January 2006 Spring of 2005 was a banner year for desert wildflowers, making headlines on national news, and drawing crowds to our open spaces for a glimpse of color during what is mid-winter for much of the country. By mid-January a year ago, the Phoenix metro area had been blessed with weekly rains every week since mid-October, tallying well over the annual average of 7.5 inches. The soaking rains are the kiss of life for seeds of desert wildflowers which need a good six weeks of moist soils to germinate and grow strong enough to begin the annual flowering display by mid-January.
Here in the Deem Hills, we have some of the best annual wildflower displays in the area. No need to take a two hour drive to famed Pichaco Peak or 4-wheel into the Superstitions. A walk out your front door will easily lead you to bountiful slopes of poppies, lupine, owl clover, over four dozen other native species of annual and perennial wildflowers, and three dozen species of trees, shrubs, and cacti. One of the best areas to explore are in the saddle at the end of Deem Hills Parkway, between Stetson Hills and the new development of Stetson Valley. Another is along the Deem Hills ridge trail that that meanders along the crest of the preserve all the way up to the highest point at 2098 feet.
Alas, fall and winter rains thus far this season are on the drier end of the spectrum compared to last year, characteristic of the “boom and bust” cycles of precipitation in the Sonoran Desert. Still, you can count on discovering some wildflowers no matter how little rain has come. Hearty desert annuals will thrive with what moisture there is in refuges on the north sides of shrubs, trees and boulders. Perennials such as desert hyacinth and wild four-o-clock will have a shorter, less abundant display, but the fittest will survive to flower and set seed. Flowering shrubs like Brittlebush, Desert Lavender, and Ratany will always find energy to bloom, even if there is next to no rainfall.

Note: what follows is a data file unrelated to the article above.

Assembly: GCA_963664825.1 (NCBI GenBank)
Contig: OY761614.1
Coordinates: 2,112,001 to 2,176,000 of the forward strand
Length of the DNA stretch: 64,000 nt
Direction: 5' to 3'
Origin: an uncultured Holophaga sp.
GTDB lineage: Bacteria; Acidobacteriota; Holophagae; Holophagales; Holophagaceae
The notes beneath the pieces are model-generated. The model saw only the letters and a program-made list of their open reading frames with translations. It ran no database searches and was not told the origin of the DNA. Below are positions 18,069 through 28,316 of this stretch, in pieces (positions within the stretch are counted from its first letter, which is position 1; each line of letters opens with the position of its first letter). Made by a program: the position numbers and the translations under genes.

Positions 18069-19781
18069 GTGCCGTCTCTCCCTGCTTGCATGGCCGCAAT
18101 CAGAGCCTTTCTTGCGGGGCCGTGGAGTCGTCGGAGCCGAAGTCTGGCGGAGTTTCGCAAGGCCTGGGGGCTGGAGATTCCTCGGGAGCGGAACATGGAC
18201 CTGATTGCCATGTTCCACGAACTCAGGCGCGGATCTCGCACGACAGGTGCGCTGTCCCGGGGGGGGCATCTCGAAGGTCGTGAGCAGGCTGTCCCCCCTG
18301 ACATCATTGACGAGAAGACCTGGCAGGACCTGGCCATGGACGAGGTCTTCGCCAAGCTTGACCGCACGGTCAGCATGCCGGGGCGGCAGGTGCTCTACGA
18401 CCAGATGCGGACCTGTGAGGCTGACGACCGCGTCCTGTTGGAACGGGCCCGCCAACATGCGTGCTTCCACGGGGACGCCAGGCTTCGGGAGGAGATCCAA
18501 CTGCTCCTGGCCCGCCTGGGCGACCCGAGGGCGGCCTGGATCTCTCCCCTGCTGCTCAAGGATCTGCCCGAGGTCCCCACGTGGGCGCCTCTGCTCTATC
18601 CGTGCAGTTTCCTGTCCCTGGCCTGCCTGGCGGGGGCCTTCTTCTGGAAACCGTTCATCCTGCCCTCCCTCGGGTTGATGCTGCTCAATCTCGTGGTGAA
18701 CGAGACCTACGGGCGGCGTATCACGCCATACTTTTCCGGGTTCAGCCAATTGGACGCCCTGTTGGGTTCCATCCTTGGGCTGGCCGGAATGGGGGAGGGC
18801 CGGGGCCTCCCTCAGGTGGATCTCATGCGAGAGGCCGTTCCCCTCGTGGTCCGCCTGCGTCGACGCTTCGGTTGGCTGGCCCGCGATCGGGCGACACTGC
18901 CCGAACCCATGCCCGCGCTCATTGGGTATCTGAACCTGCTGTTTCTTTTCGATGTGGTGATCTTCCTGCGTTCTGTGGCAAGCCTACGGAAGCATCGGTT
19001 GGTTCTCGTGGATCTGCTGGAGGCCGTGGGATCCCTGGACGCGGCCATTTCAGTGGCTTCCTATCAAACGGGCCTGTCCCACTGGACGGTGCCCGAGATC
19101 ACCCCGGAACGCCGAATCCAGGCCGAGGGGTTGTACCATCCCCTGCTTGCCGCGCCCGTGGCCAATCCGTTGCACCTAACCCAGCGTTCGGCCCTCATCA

Below are photos just a few of the species you are likely to find. For a full checklist of plants found in the Deem Hills, see the right-hand column of this blog page. Phacelia (Phacelia crenulata) Ironwood (Olneya tesota) Fishhook Cactus (Mammilaria grahamii) Ratany (Krameria erecta) Desert Wishbone (Mirabilis laevis) Desert Hyacinth (Dichelostemma capitatum)
Since May 2005, I have written a natural history column for a neighborhood newsletter published by Jennifer Moore called "Our Big Backyard: Natural History of the Deem Hills," and since 2010, "A Suburban Naturalist."All of these columns are reproduced here. Deem Hills is a City of Phoenix Desert Preserve located just north of Happy Valley Road in north central Phoenix, and just west of I-17. The Preserve and adjacent hills comprise over 900 acres of open space with several miles of hiking trails. For more perspectives from the Deem Hills and suburban Phoenix, also check out my companion blog, Kat Tracks.
As a naturalist with a special interest in botany and plant ecology, some of my greatest passions are to explore, photograph and write about native plants. If I can spark an awareness or interest in natural history in others along the way, that is my greatest reward.